This is not to say that the List is an entirely peaceable kingdom. Occasionally spats break out. Some members have left because they find the conversation trivial. More have left because the volume of posts simply gets too much to handle. And this leads to a cycle: when the List is especially good, people persuade their friends to join, and the volume goes up; whereupon it's too much to handle and a lot of people sign off; whereupon volume drops and the List gets very good; whereupon people persuade their friends to join... We are, after all, just as talkative and opinionated as we were at Bryn Mawr.

The List does seem to comprise people who have jobs where their computers are on all day long, or who work or stay at home. The rest seem to be breathlessly deleting wholesale and struggling to keep up. (It's not uncommon for someone to say, "I was away for a few days-I'm behind 1200 messages!") One Lister suggests setting up a separate e-mail account just for the List. The sheer volume of postings does have an up side. We on the List spend a lot of time with each other: it is often not just an intellectual connection, but an emotional one.

When it rains...
This came home to me during my own extraordinary summer of 2000. I developed a mysterious and disabling medical condition, with dizziness, tremors, and other neurological symptoms. There began an odyssey to innumerable doctors who sent me to other doctors, who varied from telling me it was all in my head to making off-the-cuff diagnoses of terminal illness. I was worried and overwhelmed; I was having trouble working enough to keep my job; I was apprehensive about the future. After some hesitation, I confided my panicky and confused condition to the List. They rallied to my support, wrote long messages, did research and suggested doctors, and kept me going, even laughing, when the symptoms were at their worst. For one period, whenever I would start to go to sleep, my body would erupt into horrible neurological symptoms, and I went without sleeping for six days. In the middle of the night, exhausted, drenched in sweat, and frightened, I would log on to find an outpouring of messages waiting for me, encouraging, consoling, and suggesting avenues of research. The List was absolutely sustaining to me. (Two years later, I still have only the most approximate of diagnoses, but I'm learning to cope with them. Thankfully, I am bending the ears of the List much less often.)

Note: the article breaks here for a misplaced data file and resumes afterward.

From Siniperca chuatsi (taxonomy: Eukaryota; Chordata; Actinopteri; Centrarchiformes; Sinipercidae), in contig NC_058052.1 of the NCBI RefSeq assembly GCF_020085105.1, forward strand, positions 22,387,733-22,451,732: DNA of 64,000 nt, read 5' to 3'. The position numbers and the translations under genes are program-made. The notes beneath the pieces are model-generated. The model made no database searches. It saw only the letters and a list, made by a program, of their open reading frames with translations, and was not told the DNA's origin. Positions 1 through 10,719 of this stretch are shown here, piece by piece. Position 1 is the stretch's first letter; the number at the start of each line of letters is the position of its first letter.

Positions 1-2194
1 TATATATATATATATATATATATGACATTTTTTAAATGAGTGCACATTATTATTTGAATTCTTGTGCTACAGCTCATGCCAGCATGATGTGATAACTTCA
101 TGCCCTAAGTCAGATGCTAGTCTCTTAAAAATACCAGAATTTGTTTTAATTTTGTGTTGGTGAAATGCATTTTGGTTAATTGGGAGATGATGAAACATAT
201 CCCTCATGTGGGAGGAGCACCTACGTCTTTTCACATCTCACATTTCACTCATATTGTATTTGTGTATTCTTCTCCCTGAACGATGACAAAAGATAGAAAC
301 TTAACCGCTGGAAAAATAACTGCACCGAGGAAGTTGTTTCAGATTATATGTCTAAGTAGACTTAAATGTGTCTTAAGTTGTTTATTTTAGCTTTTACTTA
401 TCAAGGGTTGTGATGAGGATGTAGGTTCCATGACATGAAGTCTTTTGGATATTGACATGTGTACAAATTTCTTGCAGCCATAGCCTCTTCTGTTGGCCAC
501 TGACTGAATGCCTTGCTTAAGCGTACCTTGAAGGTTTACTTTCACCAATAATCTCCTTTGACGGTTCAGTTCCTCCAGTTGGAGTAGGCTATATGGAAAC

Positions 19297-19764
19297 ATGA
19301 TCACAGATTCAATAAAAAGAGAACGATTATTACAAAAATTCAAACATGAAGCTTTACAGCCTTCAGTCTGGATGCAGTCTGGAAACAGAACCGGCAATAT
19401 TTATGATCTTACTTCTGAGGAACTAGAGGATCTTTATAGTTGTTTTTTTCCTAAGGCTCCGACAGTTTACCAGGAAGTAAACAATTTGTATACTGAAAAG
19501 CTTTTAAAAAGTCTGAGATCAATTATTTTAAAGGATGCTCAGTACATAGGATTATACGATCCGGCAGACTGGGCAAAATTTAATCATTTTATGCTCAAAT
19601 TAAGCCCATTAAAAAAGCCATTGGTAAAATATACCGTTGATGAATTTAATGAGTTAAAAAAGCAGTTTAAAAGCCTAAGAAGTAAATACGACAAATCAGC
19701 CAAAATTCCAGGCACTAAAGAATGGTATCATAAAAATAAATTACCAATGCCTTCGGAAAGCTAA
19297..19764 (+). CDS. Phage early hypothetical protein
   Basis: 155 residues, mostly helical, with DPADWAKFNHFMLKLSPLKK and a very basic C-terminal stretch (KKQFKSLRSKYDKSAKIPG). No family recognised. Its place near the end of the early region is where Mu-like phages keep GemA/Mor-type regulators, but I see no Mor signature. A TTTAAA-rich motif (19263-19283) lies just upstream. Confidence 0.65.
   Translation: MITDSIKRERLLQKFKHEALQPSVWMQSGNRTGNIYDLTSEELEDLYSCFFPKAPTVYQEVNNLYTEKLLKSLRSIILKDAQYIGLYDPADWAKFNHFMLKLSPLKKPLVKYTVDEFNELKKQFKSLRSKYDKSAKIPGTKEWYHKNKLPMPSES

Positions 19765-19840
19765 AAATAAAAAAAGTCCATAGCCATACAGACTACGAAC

Then, in the midst of all my weird symptoms, I began having a new set of weird symptoms. I was hoping they indicated menopause and not another neurological development, so I paid my gynecologist a visit. She did a few exams and an ultrasound-and there on the screen was my latest Weird Symptom, wiggling. Me, an unmarried, indolent 42-year-old professor with health problems-I was pregnant. I wasn't even sure if this would be good news for my boyfriend. As it turned out, it was.

When the shock had worn off enough to let me type, of course, I talked over the situation with the List.